9. Click the Step button a few more times to cycle through the loop. Go slowly, and use the Variable Explorer to understand the effect that each line has on the two variables.  (Note that the keyboard shortcut for the Step button is Ctrl-F10, which you may find easier to use than clicking on the GUI.)
  10. Step through the loop until "multiplier" reaches a value of 10. It should be obvious at this point that the loop has not exited at the desired point. Our intent was for it to quit when "number" reached 120.

    Can you spot the error now? The fact that the loop has failed to exit should draw your attention to the loop condition. The loop will only exit when "multiplier" is greater than or equal to "number." That is obviously never going to happen as "number" keeps getting bigger and bigger as it is multiplied each time through the loop.

    In this example, the code contained a logical error. It re-used the variable for which we wanted to find the factorial (5) as a variable in the loop condition, without considering that the number would be repeatedly increased within the loop. Changing the loop condition to the following would cause the script to work:

    while multiplier < 5:

    Even better than hard-coding the value 5 in this line would be to initialize a variable early and set it equal to the number whose factorial we want to find. The number could then get multiplied independent of the loop condition variable.

  11. Click the Stop button the Debug toolbar to end the debugging session.  We're now going to step through a corrected version of the factorial script, but you may notice that the Variable Explorer still displays a list of the variables and their values from the point at which you stopped executing.  That's not necessarily a problem, but it is good to keep in mind.  In fact, you could go to the Console and type print(number) to see that those variables are still held in Spyder's memory. 

  12. In the Variable Explorer, click the Remove all variables button.  Note that this not only clears the list, but also removes the variables from Spyder's memory.

  13. Open a new script, paste in the code below and save the script as

  14. # This script calculates the factorial of a given
    #  integer, which is the product of the integer and
    #  all positive integers below it.
    number = 5
    loopStop = number
    multiplier = 1
    while multiplier < loopStop:
        number *= multiplier
        multiplier += 1
    print (number)
  15. Step through the loop a few times as you did above. Watch the values of the "number" and "multiplier" variables, but also the new "loopStop" variable. This variable allows the loop condition to remain constant while "number" is multiplied. Indeed you should see "loopStop" remain fixed at 5 while "number" increases to 120.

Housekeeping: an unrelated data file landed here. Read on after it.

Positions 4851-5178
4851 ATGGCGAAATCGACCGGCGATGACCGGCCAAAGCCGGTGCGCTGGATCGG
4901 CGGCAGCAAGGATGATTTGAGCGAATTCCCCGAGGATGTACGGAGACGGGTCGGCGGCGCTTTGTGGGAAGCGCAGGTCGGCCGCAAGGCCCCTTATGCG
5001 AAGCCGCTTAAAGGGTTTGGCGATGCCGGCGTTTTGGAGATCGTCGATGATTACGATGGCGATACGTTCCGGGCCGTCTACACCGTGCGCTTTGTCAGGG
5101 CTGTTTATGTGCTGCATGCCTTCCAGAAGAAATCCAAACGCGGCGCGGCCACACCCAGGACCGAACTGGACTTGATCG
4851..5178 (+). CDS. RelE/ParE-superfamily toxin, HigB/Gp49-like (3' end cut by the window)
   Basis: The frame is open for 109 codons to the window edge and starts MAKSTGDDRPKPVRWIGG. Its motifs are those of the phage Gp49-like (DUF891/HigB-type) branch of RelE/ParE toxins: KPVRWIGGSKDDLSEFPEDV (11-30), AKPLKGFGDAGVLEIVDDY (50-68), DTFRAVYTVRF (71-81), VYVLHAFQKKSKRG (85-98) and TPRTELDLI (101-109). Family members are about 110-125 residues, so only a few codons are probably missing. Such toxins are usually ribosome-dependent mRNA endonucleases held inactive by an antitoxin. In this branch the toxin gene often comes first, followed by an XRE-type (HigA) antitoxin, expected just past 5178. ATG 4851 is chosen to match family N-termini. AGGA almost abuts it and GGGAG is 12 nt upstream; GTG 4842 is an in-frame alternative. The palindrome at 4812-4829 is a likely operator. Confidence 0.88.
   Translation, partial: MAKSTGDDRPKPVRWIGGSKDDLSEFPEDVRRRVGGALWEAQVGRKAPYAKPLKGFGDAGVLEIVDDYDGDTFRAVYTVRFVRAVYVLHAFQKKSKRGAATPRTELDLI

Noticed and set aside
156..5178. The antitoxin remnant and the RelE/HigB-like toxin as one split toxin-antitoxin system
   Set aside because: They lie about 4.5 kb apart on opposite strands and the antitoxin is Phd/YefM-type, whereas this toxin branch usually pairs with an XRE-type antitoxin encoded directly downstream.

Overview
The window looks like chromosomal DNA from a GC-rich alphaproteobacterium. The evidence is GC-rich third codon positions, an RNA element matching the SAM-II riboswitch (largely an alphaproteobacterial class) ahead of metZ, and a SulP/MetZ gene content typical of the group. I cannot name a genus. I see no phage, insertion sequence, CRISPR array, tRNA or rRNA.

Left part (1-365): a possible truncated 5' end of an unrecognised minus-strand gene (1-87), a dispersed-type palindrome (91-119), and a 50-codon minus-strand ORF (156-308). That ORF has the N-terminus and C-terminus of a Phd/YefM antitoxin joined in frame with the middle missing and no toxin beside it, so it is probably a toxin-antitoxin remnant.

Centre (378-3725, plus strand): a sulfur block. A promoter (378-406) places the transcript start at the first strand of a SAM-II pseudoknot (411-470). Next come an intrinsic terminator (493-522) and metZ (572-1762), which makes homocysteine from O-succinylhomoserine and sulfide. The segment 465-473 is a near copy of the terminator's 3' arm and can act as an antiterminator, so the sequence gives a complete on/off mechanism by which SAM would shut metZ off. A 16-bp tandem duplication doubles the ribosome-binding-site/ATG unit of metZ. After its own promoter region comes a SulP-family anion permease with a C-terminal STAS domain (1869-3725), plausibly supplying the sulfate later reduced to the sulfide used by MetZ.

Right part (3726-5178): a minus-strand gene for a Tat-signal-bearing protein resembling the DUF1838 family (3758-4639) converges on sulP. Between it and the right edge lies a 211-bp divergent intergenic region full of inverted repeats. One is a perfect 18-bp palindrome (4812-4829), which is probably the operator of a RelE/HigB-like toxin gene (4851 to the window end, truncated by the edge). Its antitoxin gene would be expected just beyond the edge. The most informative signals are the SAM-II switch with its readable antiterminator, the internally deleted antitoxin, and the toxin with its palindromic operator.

16. Keep stepping until you've finished the entire script.  Note that the usual In []: prompt returns to indicate you've left debugging mode. 

In the above example you used the Debug toolbar to find a logical error that had caused an endless loop in your code. Debugging tools are often your best resource for hunting down subtle errors in your code.

You can and should practice using the Debug toolbar in the script-writing assignments that you receive in this course. You may save a lot of time this way. As a teaching assistant in a university programming lab years ago, the author of this course saw many students wait a long time to get one-on-one help, when a simple walk through their code using the debugger would have revealed the problem.


Read Zandbergen 7.1 - 7.5 (11.1 - 11.5 if you have the old ArcMap version of the book) to get his tips for debugging. Then read 7.11 (11.1 in the old version) and dog-ear the section on debugging as a checklist for you to review any time you hit a problem in your code during the next few weeks.  The text doesn't focus solely on Spyder's debugging tools, but you should be able to follow along and compare the tools you're reading about to what you encountered in Spyder during the short exercise above.  It will also be good for you to see how this important aspect of script development is handled in other IDEs.